Burberry is a luxury brand originally created in 1856 by Thomas Burberry. It is best known for its stand out check design which often features on its clothing and accessories. Burberry sells its luxury goods via its own directly operated stores, department stores, and speciality retailers throughout the world.
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As I write, Burberry shares are trading for 1,751p per share. The shares are trading very close to the same levels seen at this time last year, 1,727p. Interestingly, the Burberry share price rose to 2,264p in June. Burberry has a huge presence in China and a big bulk of its revenue stems from the Asia Pacific market. Issues in China during 2021, linked to the ongoing pandemic and worries over growth, caused the shares to drop off.
For and against investing
FOR: Burberry’s most recent results and its dividend record are encouraging. An interim report released in November for the half-year period ended September 30 made for excellent reading. Burberry reported revenue, profit, and cash flow all increased compared to 2020 levels. It also declared a dividend of 11.6p per share. Burberry has a decent track record of dividend payments. When the market crashed, many FTSE 100 firms cancelled dividend payments. Some firms are still yet to resume them. Analysts predict Burberry’s dividend for FY23 could be 53p per share. In 2016, Burberry paid 37p per share. A growing dividend is a major plus for me.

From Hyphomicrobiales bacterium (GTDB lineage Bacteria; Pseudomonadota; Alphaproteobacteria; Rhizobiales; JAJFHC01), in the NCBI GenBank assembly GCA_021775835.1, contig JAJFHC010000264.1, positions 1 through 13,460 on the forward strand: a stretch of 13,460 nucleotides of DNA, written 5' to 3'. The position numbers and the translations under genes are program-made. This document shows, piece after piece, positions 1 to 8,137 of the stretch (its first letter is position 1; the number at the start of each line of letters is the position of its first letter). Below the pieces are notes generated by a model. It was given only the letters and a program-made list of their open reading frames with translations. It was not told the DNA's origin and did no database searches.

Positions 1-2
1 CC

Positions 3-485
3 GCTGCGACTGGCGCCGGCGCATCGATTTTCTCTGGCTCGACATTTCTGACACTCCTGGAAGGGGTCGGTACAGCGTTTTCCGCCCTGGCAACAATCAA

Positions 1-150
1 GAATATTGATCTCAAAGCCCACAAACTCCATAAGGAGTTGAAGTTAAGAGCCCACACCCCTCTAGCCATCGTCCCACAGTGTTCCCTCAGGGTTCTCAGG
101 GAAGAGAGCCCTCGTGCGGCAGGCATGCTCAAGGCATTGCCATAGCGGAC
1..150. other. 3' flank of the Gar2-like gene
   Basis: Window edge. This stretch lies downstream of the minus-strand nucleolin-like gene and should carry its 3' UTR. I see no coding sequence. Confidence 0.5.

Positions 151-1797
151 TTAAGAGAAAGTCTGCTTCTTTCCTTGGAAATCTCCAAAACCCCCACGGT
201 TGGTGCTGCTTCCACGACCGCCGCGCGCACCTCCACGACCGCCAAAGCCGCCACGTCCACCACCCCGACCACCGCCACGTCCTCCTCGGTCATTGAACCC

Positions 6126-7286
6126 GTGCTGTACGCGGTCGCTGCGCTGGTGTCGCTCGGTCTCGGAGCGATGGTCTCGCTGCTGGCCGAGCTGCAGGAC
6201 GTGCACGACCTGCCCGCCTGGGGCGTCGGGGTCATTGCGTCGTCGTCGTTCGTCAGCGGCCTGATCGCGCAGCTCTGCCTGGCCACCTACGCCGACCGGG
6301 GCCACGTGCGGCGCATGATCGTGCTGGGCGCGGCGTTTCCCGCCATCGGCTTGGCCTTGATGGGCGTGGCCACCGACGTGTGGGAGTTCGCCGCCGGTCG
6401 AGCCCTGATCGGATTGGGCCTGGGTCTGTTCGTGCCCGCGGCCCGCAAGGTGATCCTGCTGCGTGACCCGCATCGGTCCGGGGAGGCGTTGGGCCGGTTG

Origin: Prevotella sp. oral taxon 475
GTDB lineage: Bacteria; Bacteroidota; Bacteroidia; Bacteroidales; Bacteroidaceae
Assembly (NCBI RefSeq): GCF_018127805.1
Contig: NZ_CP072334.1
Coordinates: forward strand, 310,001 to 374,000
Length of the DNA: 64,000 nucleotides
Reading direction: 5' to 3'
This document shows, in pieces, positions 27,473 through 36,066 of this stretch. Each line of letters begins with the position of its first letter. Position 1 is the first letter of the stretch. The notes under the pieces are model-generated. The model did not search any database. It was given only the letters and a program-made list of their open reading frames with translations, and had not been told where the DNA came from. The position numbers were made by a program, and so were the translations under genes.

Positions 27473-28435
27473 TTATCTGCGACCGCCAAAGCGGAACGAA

AGAINST: Concerns of slowing growth in the Asia Pacific market, especially China are a concern. China accounts for close to 40% of Burberry’s revenue stream. If there were to be issues in this area, Burberry’s performance and any future returns could be severely hampered.
FOR: A recent change in chief executive officer (CEO) is a positive for me. Jonathan Akeroyd is replacing Marco Gobbetti. Akeroyd’s wealth of experience and success during his time with other fashion brands such as Alexander McQueen and Versace will be beneficial for Burberry. A fresh pair of eyes and a new impetus could help Burberry increase performance. This could lead to further returns for investors.
AGAINST: I find myself noting that a major risk for most of my prospective investments is the pandemic and its ongoing impact. The pandemic is not over and there has been evidence of new variants recently disrupting many industries and markets, such as the FTSE 100. Burberry could also suffer, as it did when the pandemic first struck and this could affect any returns for investors and potential investors alike.
FTSE 100 stock I would buy
Overall I like Burberry and would add shares to my holdings at current levels. It has a deep history of tradition as well as a profile and presence recognised the world over. In addition, it possesses a favourable track record of performance and dividends. I understand past performance is not a guarantee of the future, however. The change in CEO and reopening post-pandemic could propel Burberry to new heights. Burberry is a FTSE 100 stock I would buy for my portfolio.